Talk:Voiced palatal fricative
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Swedish usage question
I'm aware that some speakers consider this sound interchangeable with the voiced palatal approximant [j]. On the whole, though, how many Swedes would associate that substitution with dialects or foreign accents? ISNorden 00:25, 29 June 2006 (UTC)
- I am a native speaker of Norwegian rather than Swedish, but I have a hard time associating Swedish "jord" with the voiced palatal fricative. Even the article on Swedish phonology gives the same example as "jord: /juːrd/", and the pronunciation sample provided is also using [j]. It does NOT match e.g. Dutch 'goed'. I can't comment on dialects, but to my ears, this just doesn't match for standard Swedish 'jord'. Stian (talk) 13:57, 14 August 2013 (UTC)
I'm German native speaker and I clearly use the voiced palatal fricative. Maybe it's just my dialect (Western Ruhr-German/ Rhinelandic), can anybody say something about that? — Preceding unsigned comment added by 188.8.131.52 (talk) 13:11, 20 April 2014 (UTC)
"In only four of the languages (Komi, Margi, Belgian Standard Dutch, Modern Greek) this sound occurs along with its voiceless counterpart." I cannot imagine what the source of this statement can be, there is no voiced or voiceless palatal fricative in Komi, just check the linked article on Komi language... — Preceding unsigned comment added by 184.108.40.206 (talk) 08:20, 3 November 2011 (UTC)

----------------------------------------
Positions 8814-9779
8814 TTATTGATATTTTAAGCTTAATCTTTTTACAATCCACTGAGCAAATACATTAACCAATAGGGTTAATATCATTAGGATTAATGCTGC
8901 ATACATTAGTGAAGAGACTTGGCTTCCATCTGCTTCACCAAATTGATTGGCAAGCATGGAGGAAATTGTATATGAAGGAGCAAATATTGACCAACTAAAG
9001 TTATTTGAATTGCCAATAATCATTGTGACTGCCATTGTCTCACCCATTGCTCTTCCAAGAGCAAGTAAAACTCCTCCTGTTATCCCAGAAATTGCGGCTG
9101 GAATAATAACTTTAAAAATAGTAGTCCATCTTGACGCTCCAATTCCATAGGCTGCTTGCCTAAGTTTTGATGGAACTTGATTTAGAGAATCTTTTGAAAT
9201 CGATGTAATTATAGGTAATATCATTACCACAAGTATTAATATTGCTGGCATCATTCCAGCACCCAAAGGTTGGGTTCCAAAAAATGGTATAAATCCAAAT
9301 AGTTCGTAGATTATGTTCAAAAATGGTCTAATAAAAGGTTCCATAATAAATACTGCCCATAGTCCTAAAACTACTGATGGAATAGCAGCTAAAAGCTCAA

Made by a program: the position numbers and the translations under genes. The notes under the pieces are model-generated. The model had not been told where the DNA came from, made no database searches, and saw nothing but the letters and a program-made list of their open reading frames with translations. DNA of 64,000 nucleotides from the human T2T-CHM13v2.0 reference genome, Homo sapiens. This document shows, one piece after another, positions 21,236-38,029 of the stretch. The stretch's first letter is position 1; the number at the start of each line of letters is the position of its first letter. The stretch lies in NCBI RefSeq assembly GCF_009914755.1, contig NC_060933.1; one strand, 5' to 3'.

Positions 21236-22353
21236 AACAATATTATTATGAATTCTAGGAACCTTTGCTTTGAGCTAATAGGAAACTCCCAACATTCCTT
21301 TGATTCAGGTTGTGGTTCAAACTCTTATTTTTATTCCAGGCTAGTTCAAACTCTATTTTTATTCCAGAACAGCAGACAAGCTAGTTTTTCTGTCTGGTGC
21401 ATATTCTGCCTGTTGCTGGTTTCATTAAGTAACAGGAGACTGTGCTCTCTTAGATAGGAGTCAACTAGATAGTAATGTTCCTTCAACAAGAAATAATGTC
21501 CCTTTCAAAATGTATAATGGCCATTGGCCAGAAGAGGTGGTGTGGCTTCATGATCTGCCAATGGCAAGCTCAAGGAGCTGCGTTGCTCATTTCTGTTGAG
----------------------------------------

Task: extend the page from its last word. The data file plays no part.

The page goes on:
- There were also several other problems with that statement. I have tried to correct it. --JorisvS (talk) 15:03, 3 November 2011 (UTC)
I took out the English example, and am putting it here. When I say the word "yet", I very clearly use the /j/ sound, and since there is no source given for which English dialect or dialects (if any) use this sound, I think that it should remain here until such a citation is found.
- English: yet [ʝet], "though, still, nevertheless"
--Tabun1015 16:29, 3 June 2007 (UTC)
- Might year be a better example? For that matter, /j/ before /i/ could work in a lot of other languages, too. --Tropylium 07:30, 26 July 2007 (UTC)
We can link directly to it right here . No way to put it down to the relevant serch results, however. Citable?
Audio for goed [ʝut] sounds like [xut]
Direct link to file: https://upload.wikimedia.org/wikipedia/commons/c/cb/Nl-goed_%28Belgium%29.ogg
I suggest removing it from this page.